Tweedbank Railway Station

Car Parking, Train Stations
Tweedbank is encircled by the River Tweed, a stone's throw from Abbotsford, at the foot of the Eildons and in the heart of the country beloved by Sir Walter Scott

About Tweedbank Railway Station

Positioned between Galashiels and Melrose, Tweedbank is gradually growing into its own skin. It is a new village first built in the 1970's with a patchwork of housing added on over the years. The original concept of a planned settlement carefully landscaped into its surroundings has held true. And what a landscape! Tweedbank is encircled by the River Tweed, a stone's throw from Abbotsford, at the foot of the Eildons and in the heart of the country beloved by Sir Walter Scott. The historic town of Melrose is two miles to the east and is well practised in pleasing visitors. Tweedbank is your starting point for romantic adventures into the Borders - watch out for minstrels, heroes, reivers and wild bezonians!
The Tweed is about 97 miles long and at Tweedbank the river is still winding its way through the hills before it reaches St Boswells and the wider glaciated landscape of the drumlin fields. Here it begins a more sedate progress down to the coast at Berwick-upon-Tweed some thirty miles away from Tweedbank.

The Tweed is one of the most famous salmon rivers in the world. Thousands of salmon make the journey up the Tweed every year as they return to breed in the river in which they were born. The best time to see this sight is in the autumn when the river is high and the best place to see it is at the Philiphaugh Salmon Viewing Centre just outside Selkirk. You will need to take the no 95 bus from Galashiels. (See the information on Galashiels for more information).

When walking along the river, it is easy to spot all kinds of river birds including, dippers and herons. The wild flowers in spring and summer are a delight as the banks are not heavily grazed by sheep or cows.

Most visitors arriving by train at Tweedbank will have their sights on places further afield, a visit to Abbotsford or to the historic town of Melrose, or perhaps a long distance walk to the Border Abbeys or to Lindisfarne. These are all established destinations with many excellent guides but this is a guide to the station areas and Tweedbank is the terminus of the Borders Railway and deserves our attention here.

This village grew out of difficult times in the late 60s and early 70s when the combination of an economic recession, the decline in textile manufacturing and the closure of the railway led to a need to regenerate the central Borders. A government white paper put forward a plan to create a new settlement of about 1000 houses on farmland between Galashiels and Melrose as a "trigger development".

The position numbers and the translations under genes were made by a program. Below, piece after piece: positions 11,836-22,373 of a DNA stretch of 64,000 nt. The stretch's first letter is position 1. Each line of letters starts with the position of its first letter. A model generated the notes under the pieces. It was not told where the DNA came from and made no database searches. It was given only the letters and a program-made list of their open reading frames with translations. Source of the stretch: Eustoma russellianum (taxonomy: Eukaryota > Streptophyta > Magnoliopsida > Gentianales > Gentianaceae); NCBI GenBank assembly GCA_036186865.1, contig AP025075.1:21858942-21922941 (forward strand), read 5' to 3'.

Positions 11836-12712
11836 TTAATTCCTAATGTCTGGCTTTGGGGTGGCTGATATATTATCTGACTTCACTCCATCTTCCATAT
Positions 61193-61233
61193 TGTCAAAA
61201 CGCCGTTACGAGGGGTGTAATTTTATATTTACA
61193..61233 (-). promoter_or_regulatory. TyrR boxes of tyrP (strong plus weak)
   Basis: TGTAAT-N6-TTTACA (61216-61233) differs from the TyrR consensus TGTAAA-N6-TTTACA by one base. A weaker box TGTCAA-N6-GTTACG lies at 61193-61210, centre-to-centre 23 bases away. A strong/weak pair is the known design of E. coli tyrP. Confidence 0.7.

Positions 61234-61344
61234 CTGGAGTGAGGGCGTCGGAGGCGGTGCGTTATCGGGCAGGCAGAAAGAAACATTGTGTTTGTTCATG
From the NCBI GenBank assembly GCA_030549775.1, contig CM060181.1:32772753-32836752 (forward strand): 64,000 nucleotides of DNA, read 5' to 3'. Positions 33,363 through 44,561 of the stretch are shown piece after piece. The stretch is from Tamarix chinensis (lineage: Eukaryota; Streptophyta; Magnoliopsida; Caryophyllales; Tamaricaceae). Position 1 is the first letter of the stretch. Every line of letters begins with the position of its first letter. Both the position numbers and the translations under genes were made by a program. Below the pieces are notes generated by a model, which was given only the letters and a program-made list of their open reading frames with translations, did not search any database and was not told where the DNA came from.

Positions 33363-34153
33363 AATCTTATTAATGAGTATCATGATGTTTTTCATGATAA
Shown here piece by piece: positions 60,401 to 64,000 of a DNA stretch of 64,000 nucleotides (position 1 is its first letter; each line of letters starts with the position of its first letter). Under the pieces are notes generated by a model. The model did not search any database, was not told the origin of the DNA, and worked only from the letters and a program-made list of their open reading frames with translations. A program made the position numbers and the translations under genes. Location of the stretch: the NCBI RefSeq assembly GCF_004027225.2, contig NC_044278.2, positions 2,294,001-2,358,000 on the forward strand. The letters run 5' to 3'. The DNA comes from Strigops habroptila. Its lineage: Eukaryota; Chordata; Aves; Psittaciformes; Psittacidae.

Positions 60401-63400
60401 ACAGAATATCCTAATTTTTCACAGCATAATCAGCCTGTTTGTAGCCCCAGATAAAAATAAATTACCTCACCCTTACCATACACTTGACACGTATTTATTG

The plan took nearly ten years to come to fruition because of land issues and because the choice of site was controversial to many who wanted to preserve the rural beauty of a place so closely linked to Sir Walter Scott and so near to the River Tweed and Melrose. However, economic imperatives won and the Scottish Special Housing Association were contracted to build 240 houses and work started in 1974. Luckily for Tweedbank, the Chief Technical Officer of SSHA at the time was Harold Ernest Buteux who believed in housing being integrated into the landscape and contrary to architectural trends of the time did not advocate high density and high rise developments. The result is a pleasant development around curving streets and cul de sacs with plenty of trees, green spaces and pathways.

After this first phase, expansion continued slowly but steadily. A marshy area called Gun Knowe was dug out to create Gun Knowe Loch and this now forms the nucleus of the village. Some of the buildings of the original Tweedbank farm were retained and renovated to become the community centre. Tweedbank has continued to expand even into the twenty-first century and it is now in a position to attract people, services, light industry and amenities in its own right. It is now even attracting "attractions" with the plan that the Great Tapestry of Scotland is to be permanently housed here.

As with all towns and villages in the Borders, Tweedbank has an annual community gathering led by appointed principals. For a young village, it is fitting that the Tweedbank Fair celebrations in May are led by primary school children as the Tweedbank Lad and Lass with their two attendants each. The village cannot expand much further as the landscape around it is protected but the development is now no longer concerned with bricks and mortar but with the people living there; Tweedbank knows that it is now a community and not just a collection of houses.

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